Tuesday, October 4, 2016

Vietnam - Who will invest in tissue banks?

The government has allowed the Ministry of Health to grant licenses to tissue banks, including privately run banks. However, it is still unclear who would invest in the field.

Tissue banks are medical establishments which have the function of collecting, preserving and treating tissues of living and the dead to serve medical treatment, scientific research and teaching.

According to the Ministry of Health, there are 14 medical centers throughout the country capable of carrying out complicated tissue and organ transplant operations. These include the Vietnam-Germany Friendship Hospital, Cho Ray, Military Hospital No 103 and Hue City Central Hospital.

However, in the last 23 years, since the first kidney transplant operation was carried out, Vietnam has only done 1,200 kidney, 38 liver, 12 heart, 1 pancreas and 1,400 cornea transplant cases.

The figures are modest compared with the high demand from 16,000 people who have heart, kidney, liver and lung diseases who await transplants and 6,000 blind people who want cornea transplants.

According to Du Thi Ngoc Thu from Cho Ray Hospital, tissue banks are units which act as the intermediary connecting donors and recipients.

In other countries, tissue banks must not have any relation to business, therefore, they are mostly run by charity not-for-profit organizations, belonging to research institutes, universities and hospitals which have expertise.

In Vietnam, the State has opened a national coordination center, but does not keep vital organs. The establishment of a central tissue bank still cannot be implemented because of the lack of experience in organization and operation supervision.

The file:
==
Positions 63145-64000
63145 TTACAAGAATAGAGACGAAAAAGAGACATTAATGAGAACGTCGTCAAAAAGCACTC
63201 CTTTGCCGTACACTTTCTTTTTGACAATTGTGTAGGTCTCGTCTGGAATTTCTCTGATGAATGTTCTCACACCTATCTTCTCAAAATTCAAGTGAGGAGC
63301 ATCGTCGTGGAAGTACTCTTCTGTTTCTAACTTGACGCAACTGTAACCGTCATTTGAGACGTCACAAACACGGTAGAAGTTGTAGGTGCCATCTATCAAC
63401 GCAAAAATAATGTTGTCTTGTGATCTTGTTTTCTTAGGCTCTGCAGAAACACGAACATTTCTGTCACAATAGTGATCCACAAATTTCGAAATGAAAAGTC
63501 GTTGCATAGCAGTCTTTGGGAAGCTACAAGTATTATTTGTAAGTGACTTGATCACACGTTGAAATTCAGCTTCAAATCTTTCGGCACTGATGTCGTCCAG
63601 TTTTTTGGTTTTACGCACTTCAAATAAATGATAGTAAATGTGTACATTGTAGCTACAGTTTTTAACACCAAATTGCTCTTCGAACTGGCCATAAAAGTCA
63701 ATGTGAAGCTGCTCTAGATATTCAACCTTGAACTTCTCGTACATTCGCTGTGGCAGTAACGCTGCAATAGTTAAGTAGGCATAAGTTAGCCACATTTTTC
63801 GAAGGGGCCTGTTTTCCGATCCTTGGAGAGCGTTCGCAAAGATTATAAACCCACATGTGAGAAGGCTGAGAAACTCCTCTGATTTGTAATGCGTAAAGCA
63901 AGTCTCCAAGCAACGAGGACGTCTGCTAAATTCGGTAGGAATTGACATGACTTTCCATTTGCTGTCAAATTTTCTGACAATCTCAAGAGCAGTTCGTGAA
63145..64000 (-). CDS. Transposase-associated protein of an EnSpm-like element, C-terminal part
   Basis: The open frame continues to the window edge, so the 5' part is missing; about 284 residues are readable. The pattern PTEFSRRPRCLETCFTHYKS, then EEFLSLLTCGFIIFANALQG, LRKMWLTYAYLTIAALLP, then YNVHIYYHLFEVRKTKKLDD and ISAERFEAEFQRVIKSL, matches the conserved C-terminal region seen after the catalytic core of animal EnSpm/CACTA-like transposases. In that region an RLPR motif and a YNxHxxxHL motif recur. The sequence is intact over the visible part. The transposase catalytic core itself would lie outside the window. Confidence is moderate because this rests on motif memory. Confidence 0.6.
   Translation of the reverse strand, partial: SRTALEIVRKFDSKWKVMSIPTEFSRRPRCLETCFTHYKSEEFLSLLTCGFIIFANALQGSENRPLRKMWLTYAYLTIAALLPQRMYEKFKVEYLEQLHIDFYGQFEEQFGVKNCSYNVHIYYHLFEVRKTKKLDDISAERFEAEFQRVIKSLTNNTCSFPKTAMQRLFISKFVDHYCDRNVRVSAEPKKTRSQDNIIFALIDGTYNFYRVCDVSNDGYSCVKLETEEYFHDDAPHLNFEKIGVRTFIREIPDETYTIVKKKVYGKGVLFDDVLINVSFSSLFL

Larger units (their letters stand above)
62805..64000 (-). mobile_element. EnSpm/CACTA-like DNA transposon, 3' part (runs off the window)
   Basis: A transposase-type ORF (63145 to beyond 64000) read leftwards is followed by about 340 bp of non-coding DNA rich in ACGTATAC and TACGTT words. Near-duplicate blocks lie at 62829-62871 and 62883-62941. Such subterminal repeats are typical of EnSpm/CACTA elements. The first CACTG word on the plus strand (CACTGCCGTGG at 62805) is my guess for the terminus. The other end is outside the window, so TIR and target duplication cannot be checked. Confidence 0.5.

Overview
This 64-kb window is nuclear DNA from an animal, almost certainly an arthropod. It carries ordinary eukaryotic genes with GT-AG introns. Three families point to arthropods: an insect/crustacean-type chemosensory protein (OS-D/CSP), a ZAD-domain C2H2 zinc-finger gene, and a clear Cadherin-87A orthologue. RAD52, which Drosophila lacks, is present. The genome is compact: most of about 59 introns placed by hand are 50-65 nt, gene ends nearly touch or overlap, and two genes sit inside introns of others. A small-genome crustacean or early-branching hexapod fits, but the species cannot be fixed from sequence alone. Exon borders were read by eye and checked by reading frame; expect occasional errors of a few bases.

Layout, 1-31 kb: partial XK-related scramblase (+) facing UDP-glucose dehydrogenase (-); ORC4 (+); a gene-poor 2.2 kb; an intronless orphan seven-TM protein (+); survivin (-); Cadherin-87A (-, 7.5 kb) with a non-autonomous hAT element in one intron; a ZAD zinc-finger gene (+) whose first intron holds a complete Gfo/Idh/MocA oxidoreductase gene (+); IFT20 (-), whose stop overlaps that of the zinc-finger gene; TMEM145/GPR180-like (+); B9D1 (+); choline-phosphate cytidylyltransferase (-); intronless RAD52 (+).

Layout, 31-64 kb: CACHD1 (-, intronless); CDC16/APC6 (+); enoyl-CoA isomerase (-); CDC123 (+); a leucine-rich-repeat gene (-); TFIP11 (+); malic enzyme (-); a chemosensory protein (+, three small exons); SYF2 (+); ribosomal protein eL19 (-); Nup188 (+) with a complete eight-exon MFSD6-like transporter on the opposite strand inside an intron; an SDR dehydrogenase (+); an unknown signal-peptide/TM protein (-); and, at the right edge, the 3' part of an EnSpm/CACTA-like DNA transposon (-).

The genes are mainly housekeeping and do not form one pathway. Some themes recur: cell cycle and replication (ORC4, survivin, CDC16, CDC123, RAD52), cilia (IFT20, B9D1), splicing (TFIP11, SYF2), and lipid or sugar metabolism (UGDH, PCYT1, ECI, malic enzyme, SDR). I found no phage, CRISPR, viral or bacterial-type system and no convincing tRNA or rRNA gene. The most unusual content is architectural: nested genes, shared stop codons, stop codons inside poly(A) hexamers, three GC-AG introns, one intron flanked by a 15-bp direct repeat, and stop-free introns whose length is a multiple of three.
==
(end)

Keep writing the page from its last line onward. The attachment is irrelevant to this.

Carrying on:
A lot of questions remain unanswered. It is clear that the banks will need big money to move, preserve and treat organs, and that profit must not be the purpose of the banks.

However, it is unclear who will invest money to develop the banks if they are not allowed to do business.

Huynh Thi Da Thanh, a former National Assembly’s Deputy, suggested that it would be better to set up state-owned tissue banks first and learn experience from the banks before allowing to set up privately run banks.

Experts say that those who set up and run tissue banks in Vietnam should be the people who have medical expertise. Professors/surgeons, for example, may come forward and call for the investments, and then set up regulations for banks’ operation based on the state’s requirements.

They could be individuals or hospitals in Vietnam or abroad who can gather doctors and set up professional centers which act as intermediaries to connect supply and demand.

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